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From the common man’s hut, to the palaces

April 12, 2015

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Bedil Masroor speaks at the Irtiqa Institute of Social Sciences on Saturday evening.
—White Star
Bedil Masroor speaks at the Irtiqa Institute of Social Sciences on Saturday evening. —White Star

KARACHI: The transcendental quality of folk and Sufi music was the subject of a debate at the Irtiqa Institute of Social Sciences on Saturday which saw producer, writer, singer and musician Bedil Masroor as the guest speaker.

He commented on the history of Sufi music and its relationship with religion and society, in the times past and also in a more contemporary setting. The intimate audience comprised literary figures, academics, writers, poets, intellectuals and activists.

Charting the history of languages, especially before the development of a civilised society, and referencing the Stone Age in particular, Bedil spoke about how voices and rhythms had been used as a medium of communication among humans since the start. And those sounds evolved over time to not just serve a very basic purpose, but used more so in the pursuit of pleasure. Singing, dancing, or in this particular context, folk music has employed similar variations in rhythm to convey feeling, meaning and forge connections among people, and with God.

Folk music, according to Bedil, has always belonged to the people. “Folk music has been transferred from the common man’s hut to the palaces. This transition and transmission allowed the music to transform and become more innovative, and these influences have made it what it is today,” he said. However, he lamented, that credit was not shared with the faqirs, who were the nucleus of that lok virsa. Many, especially those belonging to the gharanas, were possessive about their musical knowledge and did not share credit, nor did they allow that knowledge to spread to a larger audience.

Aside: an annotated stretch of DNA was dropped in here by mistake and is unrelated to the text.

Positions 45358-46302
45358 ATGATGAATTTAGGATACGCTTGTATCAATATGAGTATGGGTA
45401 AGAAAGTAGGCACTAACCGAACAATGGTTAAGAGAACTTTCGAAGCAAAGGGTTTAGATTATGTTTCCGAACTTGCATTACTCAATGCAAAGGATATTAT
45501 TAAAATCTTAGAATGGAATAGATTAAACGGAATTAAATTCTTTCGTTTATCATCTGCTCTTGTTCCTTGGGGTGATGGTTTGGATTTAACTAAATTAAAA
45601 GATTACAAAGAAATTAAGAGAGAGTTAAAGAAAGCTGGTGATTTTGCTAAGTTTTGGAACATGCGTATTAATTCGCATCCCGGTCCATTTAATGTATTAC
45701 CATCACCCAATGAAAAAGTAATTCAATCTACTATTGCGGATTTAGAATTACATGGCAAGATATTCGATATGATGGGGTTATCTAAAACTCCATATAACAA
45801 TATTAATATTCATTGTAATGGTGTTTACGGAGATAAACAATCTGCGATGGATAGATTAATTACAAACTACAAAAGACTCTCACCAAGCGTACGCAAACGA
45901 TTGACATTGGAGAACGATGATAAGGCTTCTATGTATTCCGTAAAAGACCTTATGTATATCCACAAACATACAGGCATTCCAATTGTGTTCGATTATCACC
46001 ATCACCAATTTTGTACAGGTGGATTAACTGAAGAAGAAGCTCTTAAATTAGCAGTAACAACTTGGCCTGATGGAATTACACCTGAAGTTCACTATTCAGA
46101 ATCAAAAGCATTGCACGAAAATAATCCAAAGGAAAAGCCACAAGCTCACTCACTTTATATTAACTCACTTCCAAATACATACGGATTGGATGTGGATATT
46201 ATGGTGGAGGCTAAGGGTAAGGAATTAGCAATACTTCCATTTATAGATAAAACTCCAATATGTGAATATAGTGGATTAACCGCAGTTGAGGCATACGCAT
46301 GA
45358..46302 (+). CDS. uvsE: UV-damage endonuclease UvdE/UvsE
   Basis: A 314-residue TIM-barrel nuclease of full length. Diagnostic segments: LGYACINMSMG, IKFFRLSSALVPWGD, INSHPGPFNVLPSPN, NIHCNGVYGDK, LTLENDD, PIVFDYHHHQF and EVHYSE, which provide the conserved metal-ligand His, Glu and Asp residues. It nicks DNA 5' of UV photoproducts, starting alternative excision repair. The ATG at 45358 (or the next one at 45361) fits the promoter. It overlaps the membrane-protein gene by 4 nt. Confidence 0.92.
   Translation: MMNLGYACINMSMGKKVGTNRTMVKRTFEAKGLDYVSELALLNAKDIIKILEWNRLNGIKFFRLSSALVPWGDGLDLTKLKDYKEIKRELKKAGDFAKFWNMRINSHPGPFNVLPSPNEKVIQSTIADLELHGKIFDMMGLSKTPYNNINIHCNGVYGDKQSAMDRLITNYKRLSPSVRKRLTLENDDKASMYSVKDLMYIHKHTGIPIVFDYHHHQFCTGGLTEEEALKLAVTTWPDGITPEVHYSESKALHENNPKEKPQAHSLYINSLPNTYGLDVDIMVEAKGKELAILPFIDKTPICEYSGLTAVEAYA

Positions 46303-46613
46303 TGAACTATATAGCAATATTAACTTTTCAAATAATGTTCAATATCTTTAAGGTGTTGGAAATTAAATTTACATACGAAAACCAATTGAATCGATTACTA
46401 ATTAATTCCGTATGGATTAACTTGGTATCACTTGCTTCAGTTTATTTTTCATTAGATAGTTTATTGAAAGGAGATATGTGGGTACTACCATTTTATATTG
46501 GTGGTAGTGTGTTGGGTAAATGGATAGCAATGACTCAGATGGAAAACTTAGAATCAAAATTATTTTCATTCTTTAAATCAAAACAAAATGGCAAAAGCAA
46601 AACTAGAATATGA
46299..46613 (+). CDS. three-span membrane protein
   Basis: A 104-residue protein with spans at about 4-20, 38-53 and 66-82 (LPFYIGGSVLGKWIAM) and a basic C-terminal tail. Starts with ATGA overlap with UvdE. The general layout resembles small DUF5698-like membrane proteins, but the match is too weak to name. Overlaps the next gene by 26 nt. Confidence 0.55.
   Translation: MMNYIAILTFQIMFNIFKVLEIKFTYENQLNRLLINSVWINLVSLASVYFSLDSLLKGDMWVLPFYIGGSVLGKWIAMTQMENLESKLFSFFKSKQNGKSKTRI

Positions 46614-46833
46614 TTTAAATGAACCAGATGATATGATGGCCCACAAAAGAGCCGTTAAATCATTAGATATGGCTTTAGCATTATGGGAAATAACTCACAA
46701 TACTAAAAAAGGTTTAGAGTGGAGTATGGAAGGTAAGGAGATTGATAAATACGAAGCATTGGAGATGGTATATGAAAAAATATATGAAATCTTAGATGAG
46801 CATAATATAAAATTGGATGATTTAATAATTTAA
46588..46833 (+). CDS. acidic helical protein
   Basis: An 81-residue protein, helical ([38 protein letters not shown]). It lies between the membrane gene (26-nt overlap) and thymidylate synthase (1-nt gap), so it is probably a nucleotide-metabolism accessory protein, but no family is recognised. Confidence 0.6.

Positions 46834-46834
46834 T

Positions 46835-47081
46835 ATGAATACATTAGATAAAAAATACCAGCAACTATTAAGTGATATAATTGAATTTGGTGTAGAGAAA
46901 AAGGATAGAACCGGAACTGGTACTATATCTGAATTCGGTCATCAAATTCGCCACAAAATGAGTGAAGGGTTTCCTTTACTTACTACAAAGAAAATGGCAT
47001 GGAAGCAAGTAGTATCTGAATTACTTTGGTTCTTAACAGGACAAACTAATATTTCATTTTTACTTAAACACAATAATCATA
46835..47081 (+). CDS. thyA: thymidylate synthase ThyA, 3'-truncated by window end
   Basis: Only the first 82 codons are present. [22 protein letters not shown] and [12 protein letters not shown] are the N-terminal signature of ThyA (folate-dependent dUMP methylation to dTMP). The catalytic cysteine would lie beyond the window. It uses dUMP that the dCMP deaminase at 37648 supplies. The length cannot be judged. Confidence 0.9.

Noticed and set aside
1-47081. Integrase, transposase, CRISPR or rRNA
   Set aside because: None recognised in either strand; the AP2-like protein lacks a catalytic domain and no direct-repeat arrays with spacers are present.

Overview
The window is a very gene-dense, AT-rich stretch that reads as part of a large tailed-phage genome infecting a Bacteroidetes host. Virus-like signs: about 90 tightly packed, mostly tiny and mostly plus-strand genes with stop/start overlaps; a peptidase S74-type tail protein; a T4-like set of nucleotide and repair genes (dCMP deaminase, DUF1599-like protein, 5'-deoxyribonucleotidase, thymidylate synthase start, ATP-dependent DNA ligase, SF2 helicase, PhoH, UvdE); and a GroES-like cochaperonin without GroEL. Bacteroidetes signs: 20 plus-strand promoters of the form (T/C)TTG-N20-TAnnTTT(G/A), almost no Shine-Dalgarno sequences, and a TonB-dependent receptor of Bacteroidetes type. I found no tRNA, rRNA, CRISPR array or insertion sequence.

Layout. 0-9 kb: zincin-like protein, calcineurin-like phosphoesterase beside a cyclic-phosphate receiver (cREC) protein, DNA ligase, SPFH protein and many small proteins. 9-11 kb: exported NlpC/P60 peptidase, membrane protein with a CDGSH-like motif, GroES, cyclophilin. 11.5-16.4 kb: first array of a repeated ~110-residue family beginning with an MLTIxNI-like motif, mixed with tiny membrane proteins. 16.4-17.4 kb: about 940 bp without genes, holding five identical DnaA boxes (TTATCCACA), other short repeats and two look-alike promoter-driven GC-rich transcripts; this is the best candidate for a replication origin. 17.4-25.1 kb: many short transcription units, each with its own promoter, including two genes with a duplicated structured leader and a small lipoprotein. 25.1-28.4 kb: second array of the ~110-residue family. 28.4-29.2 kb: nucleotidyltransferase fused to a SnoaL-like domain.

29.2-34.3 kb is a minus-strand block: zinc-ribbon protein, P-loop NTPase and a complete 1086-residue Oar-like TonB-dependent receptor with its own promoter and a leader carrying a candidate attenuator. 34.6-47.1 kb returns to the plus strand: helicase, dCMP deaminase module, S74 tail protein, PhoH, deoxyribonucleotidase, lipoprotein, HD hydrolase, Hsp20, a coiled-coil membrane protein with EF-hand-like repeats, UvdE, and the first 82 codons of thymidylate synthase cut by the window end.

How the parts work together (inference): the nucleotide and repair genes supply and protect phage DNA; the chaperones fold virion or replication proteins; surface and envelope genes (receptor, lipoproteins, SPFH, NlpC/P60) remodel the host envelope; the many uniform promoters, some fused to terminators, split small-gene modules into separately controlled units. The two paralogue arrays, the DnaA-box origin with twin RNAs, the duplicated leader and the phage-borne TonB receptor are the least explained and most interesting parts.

Bedil was an entertaining speaker, though the talk did become tedious due to its academic tangent. He peppered his talk with singing out various dhuns, taranas, ragas, rhythms and beats. For him to explain successfully how the suroor had changed over time, it was essential to hum and sing them out to the audience. He also shared instances of how folk music picked up on Sufi elements to evolve over time.

Islam and its stance on music was also touched upon at the talk with various interpretations regarding its legitimacy. “Raag is like the sun, warm and bright, shining on each and every one. What varies is how those in its wake absorb its powers.” Ragas could bring contentment to some, induce peace and harmony in others, while some might be negatively influenced by them, he said. “Some may connect you to God, while others may take you away from Him,” he said. Which was why the debate concerning whether music was allowed in Islam would always exist, he added.

Going back to the history of the subcontinent, Bedil spoke about how Emperor Akbar’s court had a famous addition known as Mian Tansen, a prominent composer and singer. Tansen’s compositions are legendary, so much so that the ragas he composed during his time at court are still in use today. Bedil spoke at length how much of what Tansen composed had not been documented and folk music in Pakistan suffered from a similar issue. “Sindhi lok sangeet is not being documented, written, compiled and distributed as it should. Therefore, this tradition suffers greatly,” he said. Bedil has proposed a formula that breaks it down and though this has garnered a lot of criticism from his peers and seniors, he stands by it.

The strong oral tradition of Sindhi folk music has allowed it to survive to date, however, with its importance dwindling in an age of more visual imagery, these traditions are threatened and unless action is taken in saving them, they may well be lost.

Published in Dawn, April 12th, 2015

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